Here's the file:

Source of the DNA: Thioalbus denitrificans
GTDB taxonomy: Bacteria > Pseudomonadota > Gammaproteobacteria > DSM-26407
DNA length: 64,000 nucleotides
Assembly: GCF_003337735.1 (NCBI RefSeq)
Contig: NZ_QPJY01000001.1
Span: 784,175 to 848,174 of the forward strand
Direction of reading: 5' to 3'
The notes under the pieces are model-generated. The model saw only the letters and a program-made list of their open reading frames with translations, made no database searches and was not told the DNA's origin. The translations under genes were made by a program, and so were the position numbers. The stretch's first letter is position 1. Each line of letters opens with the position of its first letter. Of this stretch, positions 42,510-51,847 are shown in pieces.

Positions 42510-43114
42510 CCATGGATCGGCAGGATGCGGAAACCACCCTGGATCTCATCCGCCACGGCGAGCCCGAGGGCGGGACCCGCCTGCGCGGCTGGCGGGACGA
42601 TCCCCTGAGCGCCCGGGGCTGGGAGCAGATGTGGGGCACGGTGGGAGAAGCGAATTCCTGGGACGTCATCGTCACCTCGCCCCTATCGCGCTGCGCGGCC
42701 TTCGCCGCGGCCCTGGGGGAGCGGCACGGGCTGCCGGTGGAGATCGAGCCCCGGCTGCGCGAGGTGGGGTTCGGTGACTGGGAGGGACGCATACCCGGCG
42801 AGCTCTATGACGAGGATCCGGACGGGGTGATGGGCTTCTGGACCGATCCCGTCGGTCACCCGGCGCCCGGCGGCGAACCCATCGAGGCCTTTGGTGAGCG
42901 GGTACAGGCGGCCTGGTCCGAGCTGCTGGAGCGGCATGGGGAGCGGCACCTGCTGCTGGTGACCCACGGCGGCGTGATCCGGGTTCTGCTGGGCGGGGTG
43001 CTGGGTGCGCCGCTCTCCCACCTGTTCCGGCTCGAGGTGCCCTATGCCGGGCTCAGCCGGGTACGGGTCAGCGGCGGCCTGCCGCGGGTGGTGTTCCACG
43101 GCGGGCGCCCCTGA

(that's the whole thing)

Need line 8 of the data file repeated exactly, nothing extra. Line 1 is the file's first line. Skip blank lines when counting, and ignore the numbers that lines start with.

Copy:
The notes under the pieces are model-generated. The model saw only the letters and a program-made list of their open reading frames with translations, made no database searches and was not told the DNA's origin. The translations under genes were made by a program, and so were the position numbers. The stretch's first letter is position 1. Each line of letters opens with the position of its first letter. Of this stretch, positions 42,510-51,847 are shown in pieces.